Informal chit-chat with students. A quick hug. The piece of paper that is hastily picked up off the shiny, polished floor. Walking with Barbara Bergström through one of the IES schools gives you a clear image of the culture that she determinedly built up during her active years since the start in 1993.
“It is based on respect for the students and that their school life should equip them with the best possible tools for adulthood – in the form of knowledge and social skills. Our task is to create a safe environment where adults act with warm authority and where learning is possible,” she says.
“If the environment is appealing then we’ll automatically tend to take care of it. Additionally, it’s my task to be a role model for everybody in the school. We expect strong commitment from both teachers and students, so all school leaders must show the same level of commitment.”
BUILDING THE CULTURE IS CRITICAL
Entrepreneurship and working hard to achieve your goals comes naturally to Barbara Bergström. She’s the American who came to Sweden, started working as a science teacher and became frustrated at the lack of leadership she witnessed in Swedish schools, so decided to start a school herself. The objective was to create a safe and orderly school environment where teachers can teach, and students learn. There would be high academic demands made of the students and a substantial proportion of the teaching would take place in English.
“My vision was to build a school that encourages students to develop to their full potential – both academically and personally – irrespective of their background. I wanted to create an alternative to the prevailing view; that is, that children manage best without adults and that knowledge is something the children should seek themselves.
“I knew from the beginning that it was enormously important to create a school culture that would foster this and that every detail was important. Everything counts, from daily routines such as the principal standing in the school entrance and welcoming the students by name, eating lunch – which should be nutritious – with them, to adults always being present in the entire school to create a safe and calm environment.
“Children truly appreciate the stability this creates. If the adults don’t decide the rules then the gang leaders take over.”
Since the first school opened in Roslagstull in Stockholm 30 years ago, a further 46 schools have been established across Sweden, from Trelleborg in the south to Skellefteå in the north, and there are more planned. A total of 50,000 students have graduated from year nine at one of these schools. Demand from parents, students and municipalities has been strong during IES’ growth.
LEADERSHIP THE MOST CRITICAL SUCCESS FACTOR
According to Barbara Bergström, the most critical success factor is clear leadership and a leadership style that is characterised by discipline and warmth – which she refers to as “tough love”.
“Leadership is everything, our schools are dependent on strong, good leaders who can ensure that our culture and our values are upheld, and who in turn can attract and retain good teachers. We have to work hard for our culture, every minute of every day,” she says.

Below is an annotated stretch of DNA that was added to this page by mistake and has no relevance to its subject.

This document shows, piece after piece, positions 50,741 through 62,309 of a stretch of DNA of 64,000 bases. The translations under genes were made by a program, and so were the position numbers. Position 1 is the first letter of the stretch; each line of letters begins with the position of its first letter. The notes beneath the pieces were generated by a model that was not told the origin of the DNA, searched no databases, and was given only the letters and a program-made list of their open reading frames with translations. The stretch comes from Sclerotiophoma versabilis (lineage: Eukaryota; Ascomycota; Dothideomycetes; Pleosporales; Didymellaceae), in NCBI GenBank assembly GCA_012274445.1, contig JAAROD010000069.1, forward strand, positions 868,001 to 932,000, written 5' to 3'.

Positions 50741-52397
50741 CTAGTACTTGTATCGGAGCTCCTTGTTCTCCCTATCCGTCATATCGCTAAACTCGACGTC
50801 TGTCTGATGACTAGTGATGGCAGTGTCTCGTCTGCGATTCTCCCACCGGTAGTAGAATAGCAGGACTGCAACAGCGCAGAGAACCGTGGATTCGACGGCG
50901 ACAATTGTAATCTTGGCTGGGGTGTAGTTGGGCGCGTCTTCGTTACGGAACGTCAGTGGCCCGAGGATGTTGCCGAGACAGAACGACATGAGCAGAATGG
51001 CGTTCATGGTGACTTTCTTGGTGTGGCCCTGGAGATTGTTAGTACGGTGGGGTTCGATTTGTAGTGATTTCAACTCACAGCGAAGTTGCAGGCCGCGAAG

“As a leader you have to deal with difficult situations. For me the most difficult thing of all over the years has been finding the right leaders – and when the leadership of a school doesn’t function properly – if the leadership doesn’t work, then the school won’t work. We have managed to recruit many truly fantastic cultural ambassadors who are really passionate about IES.
WORTH ALL THE BATTLES
Several of the procedures that IES introduced early on, and that were criticised at the time by the authorities, have not only become generally accepted, they have also later been introduced into municipal schools as the norm, for example grades in earlier years, regular reviews with the students and parents and a ban on mobile phones in the classroom. Research has also shown that students searching for knowledge themselves is ineffective learning, and has highlighted the link between hand and brain, in other words that the ability to learn improves through writing information down.
“There has been a broad opinion when it comes to the view of schooling in Sweden that creativity and discipline are mutually exclusive. This is completely wrong – on the contrary order stimulates creativity and additionally leads to pleasure as it is much easier to focus on your creative power if nothing else competes for your attention,” says Ms Bergström.
When asked whether she thinks that creating IES has been worth all the work she answers that she wouldn’t hesitate to do it again, and also with her husband Hans Bergström, the former editor-in-chief of Dagens Nyheter, who played an important role in the development of IES from 2001 to 2019. The American not-for-profit foundation that the Bergström couple founded is currently the largest minority shareholder in IES with around 14 per cent of the shares.
“We have been a very good team and complemented each other well. The development of the organisation during those years required Hans’ analytical skills and unlimited work capacity, just as much as my conviction and soul.
“We both hope that IES will continue as a quality school with the same strength and determination, even once we are no longer part of the picture,” she says.